Languages of Italy

Languages of Italy
Linguistic map of Italy - Legend.svg
Regional and minority languages of Italy [1] [2] [3] [4][ not in citation given]
Official languages Italian
Regional languages see " legal status"
Minority languages see " legal status"
Main immigrant languages Spanish, Albanian, Arabic language, Romanian, Hungarian, and Romani
Main foreign languages English (34%)
French (16%)
Spanish (11%)
German (5%)
Other regional language (6%)
Sign languages Italian Sign Language
Common keyboard layouts
Italian QWERTY
Italian Keyboard layout.svg
Source Special Eurobarometer, Europeans and their Languages, 2006
Communities recognized by Italy as historical language minorities. [5]

There are approximately thirty-four living spoken languages and related dialects in Italy [6]; most of which are indigenous evolutions of Vulgar Latin, and are therefore classified as Romance languages. Although they are sometimes referred to as regional languages, there is no uniformity within any Italian region, and speakers from one locale within a region are typically aware of the features distinguishing their local tongue from the one of other places nearby. The official and most widely spoken language across the country is Italian, a direct descendant of Tuscan.

Almost all the Romance languages native to Italy, with the notable exception of Italian, are often colloquially referred to as "dialects", although for some of them the term may coexist with other labels like "minority languages" or "vernaculars". [7] However, the use of the term " dialect" to refer to the languages of Italy erroneously implies that the languages spoken in Italy are actual "dialects" of Standard Italian in the prevailing linguistic sense of " varieties or variations of a language."[ citation needed] This is generally not the case in regards to the languages of Italy, as they are, for the most part, not varieties of Standard Italian. Most of the regional languages of Italy predate Standard Italian and evolved locally from Vulgar Latin and independently of what would become Standard Italian, long before the fairly recent spread of Standard Italian throughout Italy. [8] In fact, Standard Italian is itself either a continuation of, or a dialect heavily based on, Florentine Tuscan. The indigenous local Romance tongues of Italy are therefore better classified as separate languages that evolved independently from Latin, rather than "dialects" or variations of the Standard Italian language. [9] [10] Conversely, with the spread of Standard Italian throughout Italy in the 20th century, local varieties of Standard Italian influenced to varying extents by the underlying local languages, most noticeably at the phonological level, have also developed throughout the peninsula; though regional boundaries seldom correspond to isoglosses distinguishing these varieties, they are commonly referred to as Regional Italian (italiano regionale).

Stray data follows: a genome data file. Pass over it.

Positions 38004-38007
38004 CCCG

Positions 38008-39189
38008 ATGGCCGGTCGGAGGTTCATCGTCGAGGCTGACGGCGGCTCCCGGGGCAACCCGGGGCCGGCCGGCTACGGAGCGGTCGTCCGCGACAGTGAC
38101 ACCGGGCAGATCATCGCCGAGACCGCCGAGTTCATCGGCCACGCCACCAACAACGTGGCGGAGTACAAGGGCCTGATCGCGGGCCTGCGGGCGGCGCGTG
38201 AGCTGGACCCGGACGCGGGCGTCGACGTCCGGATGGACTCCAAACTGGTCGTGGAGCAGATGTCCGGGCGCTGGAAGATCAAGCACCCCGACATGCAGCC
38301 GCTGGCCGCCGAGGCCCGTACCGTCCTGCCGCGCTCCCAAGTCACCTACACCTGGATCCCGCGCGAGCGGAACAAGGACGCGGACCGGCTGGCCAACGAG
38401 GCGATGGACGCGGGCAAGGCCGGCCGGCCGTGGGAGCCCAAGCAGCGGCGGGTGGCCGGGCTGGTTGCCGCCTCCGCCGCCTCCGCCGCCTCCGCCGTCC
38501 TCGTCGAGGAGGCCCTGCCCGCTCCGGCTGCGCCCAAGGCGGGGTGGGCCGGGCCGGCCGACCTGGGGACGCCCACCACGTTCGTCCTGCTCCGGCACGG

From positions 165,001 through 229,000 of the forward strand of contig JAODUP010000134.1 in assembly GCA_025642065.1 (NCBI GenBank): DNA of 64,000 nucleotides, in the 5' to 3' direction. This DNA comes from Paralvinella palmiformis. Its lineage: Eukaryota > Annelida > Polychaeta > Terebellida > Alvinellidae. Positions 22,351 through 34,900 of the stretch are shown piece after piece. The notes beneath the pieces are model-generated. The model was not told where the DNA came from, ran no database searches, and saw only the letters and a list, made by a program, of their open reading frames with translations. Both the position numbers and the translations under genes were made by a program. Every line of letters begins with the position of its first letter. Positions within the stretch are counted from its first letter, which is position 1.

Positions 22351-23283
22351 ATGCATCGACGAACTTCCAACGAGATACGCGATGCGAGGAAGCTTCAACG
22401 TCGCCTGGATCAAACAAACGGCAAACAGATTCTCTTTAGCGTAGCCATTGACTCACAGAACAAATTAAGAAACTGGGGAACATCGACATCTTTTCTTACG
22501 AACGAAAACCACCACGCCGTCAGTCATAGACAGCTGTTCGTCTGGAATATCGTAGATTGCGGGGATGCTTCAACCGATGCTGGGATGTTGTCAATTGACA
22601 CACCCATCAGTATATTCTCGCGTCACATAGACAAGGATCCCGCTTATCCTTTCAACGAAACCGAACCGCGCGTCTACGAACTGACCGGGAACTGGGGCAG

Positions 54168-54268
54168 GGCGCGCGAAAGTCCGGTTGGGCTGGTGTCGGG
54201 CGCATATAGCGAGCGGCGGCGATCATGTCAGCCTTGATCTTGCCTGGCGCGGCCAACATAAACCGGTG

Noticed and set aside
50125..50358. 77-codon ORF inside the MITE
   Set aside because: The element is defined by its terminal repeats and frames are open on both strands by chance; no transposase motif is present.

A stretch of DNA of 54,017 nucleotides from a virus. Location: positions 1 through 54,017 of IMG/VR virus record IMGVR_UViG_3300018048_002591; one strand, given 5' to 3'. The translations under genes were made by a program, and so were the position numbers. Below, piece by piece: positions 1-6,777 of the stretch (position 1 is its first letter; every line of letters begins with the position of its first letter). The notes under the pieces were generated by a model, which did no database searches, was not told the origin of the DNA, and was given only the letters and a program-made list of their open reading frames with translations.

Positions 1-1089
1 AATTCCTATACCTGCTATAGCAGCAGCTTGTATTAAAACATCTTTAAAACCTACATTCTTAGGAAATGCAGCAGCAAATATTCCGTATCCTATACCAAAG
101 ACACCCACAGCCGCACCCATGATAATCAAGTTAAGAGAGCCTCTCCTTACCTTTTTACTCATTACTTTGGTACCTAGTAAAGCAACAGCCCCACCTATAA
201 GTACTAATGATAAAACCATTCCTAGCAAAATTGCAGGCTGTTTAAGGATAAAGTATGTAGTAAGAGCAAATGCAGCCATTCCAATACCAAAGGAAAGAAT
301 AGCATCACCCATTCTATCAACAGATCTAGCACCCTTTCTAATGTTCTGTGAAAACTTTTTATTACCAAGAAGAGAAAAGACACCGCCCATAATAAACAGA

There are several minority languages that belong to other Indo-European branches, such as Cimbrian ( Germanic), Arbëresh ( Albanian), the Slavomolisano dialect of Serbo-Croatian ( Slavic), and Griko ( Hellenic). Other non-indigenous languages are spoken by a substantial percentage of the population due to immigration. [11][ not in citation given]

Legal status

Recognition at the European level

Italy is a signatory of the European Charter for Regional or Minority Languages, but is yet to ratify the treaty, and therefore its provisions protecting regional languages do not apply in the country. [12]

The Charter does not, however, establish at what point differences in expression result in a separate language, deeming it an "often controversial issue", and citing the necessity to take into account, other than purely linguistic criteria, also "psychological, sociological and political considerations". [13]

Recognition by the Italian state